Tuesday, February 23rd, 2010...12:05 pm


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It’s snowing in Austin. The big, soggy flakes that land on the earth with a thud. I’ve never seen it snow like this here.

Last night, as the weatherman hyped up the big weather event and discussed the impending snow as if it was truly the end of the wold, just like Scout insists to Atticus when she sees her first snow in Alabama, I looked at Ken with skepticism (I am from a CT, a place where real snow happens all the time and life goes on) and with a bit of worry. I wasn’t worried about driving on the wet pavement. I wasn’t worried about dressing warmly enough or of the ice cicles that could form on the house and car.

I was worried I’d miss Nora seeing snow for the first time in her life.

“If I’m with 25 crazy teenagers when it snows and not Nora, I’m going to be pissed,” I said to Ken.

“Don’t worry,” he said, “If it’s snowing in the afternoon I’ll go get her early and let her play out in the snow at the park. I’ll get her hat and her coat. Do we even have gloves for her?”

“No, but she can wear her elmo hands,” I replied, referring to the giant pink fuzzy gloves she found in our basket from Boston, shoved in the corner and dusty with underuse.

“And I’ll let her play in the snow and get wet and cold,” he said, reminding me that snow isn’t really all that great – especially the kind we get here.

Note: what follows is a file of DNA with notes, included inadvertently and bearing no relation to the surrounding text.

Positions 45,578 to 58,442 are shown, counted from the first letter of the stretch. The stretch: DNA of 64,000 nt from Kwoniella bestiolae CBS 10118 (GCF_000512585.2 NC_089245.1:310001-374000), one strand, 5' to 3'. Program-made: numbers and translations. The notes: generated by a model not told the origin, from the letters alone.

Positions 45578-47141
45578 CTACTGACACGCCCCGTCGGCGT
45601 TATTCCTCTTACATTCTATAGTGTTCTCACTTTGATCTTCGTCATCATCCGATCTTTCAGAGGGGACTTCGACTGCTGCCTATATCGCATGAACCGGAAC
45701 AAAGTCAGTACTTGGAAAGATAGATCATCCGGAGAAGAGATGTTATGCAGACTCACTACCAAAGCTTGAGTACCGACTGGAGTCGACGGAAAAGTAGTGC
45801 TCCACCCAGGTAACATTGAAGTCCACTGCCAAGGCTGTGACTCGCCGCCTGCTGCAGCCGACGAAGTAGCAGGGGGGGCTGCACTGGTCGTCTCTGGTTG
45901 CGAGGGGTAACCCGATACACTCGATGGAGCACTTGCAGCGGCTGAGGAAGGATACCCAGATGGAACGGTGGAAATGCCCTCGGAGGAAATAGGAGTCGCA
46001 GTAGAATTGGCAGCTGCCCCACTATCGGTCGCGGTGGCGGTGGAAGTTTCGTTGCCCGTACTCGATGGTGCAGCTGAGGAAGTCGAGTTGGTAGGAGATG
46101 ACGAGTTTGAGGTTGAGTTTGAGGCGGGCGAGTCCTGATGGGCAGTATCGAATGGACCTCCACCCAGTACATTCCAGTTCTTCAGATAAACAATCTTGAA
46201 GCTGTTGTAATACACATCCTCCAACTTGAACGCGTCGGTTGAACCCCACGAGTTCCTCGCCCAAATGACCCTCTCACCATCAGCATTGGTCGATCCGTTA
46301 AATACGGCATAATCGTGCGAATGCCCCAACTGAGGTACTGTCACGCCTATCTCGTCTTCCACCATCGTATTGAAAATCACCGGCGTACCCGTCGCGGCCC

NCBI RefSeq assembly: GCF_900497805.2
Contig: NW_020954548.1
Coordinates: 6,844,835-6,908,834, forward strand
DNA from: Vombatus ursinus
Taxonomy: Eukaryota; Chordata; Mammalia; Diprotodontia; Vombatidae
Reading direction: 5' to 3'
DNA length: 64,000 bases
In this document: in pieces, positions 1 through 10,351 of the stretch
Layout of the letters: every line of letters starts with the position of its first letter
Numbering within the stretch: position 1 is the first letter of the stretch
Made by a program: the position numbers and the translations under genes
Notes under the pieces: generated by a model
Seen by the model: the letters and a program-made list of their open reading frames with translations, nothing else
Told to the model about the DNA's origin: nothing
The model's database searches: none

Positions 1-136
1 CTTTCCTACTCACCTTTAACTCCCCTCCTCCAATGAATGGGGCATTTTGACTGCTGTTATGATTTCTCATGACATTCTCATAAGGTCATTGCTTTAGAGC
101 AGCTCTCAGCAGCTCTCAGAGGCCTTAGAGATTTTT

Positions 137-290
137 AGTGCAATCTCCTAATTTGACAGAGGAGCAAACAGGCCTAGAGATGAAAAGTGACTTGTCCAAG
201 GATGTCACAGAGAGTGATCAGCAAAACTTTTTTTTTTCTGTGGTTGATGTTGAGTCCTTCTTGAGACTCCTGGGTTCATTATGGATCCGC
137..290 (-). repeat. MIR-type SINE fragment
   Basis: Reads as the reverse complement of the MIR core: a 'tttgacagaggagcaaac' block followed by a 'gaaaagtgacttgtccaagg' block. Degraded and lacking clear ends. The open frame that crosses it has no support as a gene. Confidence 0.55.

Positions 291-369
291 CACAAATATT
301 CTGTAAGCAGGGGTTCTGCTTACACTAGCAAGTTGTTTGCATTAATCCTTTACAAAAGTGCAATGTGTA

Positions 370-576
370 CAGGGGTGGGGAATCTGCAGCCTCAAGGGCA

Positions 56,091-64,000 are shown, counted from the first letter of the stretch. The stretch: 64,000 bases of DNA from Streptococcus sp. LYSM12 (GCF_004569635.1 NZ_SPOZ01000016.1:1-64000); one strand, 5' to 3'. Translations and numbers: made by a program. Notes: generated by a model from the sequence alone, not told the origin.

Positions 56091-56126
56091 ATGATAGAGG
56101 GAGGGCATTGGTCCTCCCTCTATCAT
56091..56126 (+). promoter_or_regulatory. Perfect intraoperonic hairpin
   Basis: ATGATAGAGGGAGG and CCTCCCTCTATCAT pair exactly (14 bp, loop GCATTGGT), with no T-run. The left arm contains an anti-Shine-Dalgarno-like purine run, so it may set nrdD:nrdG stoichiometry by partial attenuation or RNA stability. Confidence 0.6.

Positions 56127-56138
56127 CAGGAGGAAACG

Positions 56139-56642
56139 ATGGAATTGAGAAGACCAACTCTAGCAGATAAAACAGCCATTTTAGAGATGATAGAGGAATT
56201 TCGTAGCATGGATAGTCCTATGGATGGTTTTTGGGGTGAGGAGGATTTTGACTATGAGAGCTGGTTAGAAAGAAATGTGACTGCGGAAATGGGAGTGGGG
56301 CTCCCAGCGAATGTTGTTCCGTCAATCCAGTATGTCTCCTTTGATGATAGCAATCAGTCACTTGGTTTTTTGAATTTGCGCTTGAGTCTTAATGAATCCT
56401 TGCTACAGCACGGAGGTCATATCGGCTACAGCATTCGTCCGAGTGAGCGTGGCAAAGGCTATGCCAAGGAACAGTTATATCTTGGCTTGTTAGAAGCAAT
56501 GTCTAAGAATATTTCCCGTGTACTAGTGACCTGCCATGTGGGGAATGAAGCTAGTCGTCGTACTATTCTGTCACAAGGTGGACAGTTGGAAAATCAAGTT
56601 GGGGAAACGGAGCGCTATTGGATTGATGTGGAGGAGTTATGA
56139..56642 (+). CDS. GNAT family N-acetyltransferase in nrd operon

That comforted me, though. At least one of us would get to experience snow with Nora.

Nora’s love affair with snow began at Meme and Papa’s house. Before they packed up and headed to Texas to spend their retirement in the warmth of the weather and their family, their friends assumedly worried they’d forget what real New England weather looks like and bestowed upon them many books of photography, depicting snow and changing leaves and bright sun that doesn’t warm the earth to scalding degrees as it does here. Nora picked up those heavy books and, with Meme’s help, found snow. Each visit she would go to the books, pretend shiver as we’d taught her to do, and say, with wonder and awe and a bit of drama, “Toooow!” Yes, snow, we’d all repeat.

At Christmas time we sat on the couch, nebulizer on, and Frosty the Snowman playing on repeat on YouTube. She loved the ”towman.” And just this week she’s taken a liking to the beautifully illustrated tale of a boy who flies away and adventures with his snowman, after almost melting him in “hot fire.”

When the beautifully full flakes began to fall during my second period class today, I paused to look at them, to forget that every time it snows in Texas I usually make fun of everyone who thinks it is such a monumental event.  I tried to see snow as if I’d never seen it before, as if I was standing next to Nora, hearing her awe-filled voice and watching her outstretched finger pointing to the white magic falling from the sky. I couldn’t be there with her for real, I was indeed stuck with 23 crazy teenagers who themselves began acting like two year olds when they caught a glimpse of the weather, but, as Elmo taught me on Sunday, I could use my imagination to be with Nora as she experienced real “tow” for the first time in her little life.

And when the bell rang, I went out to play in the snow with the big kids, and called Ken to be reassured that if it was still snowing after naptime, he would take my little kid out to play in it too.

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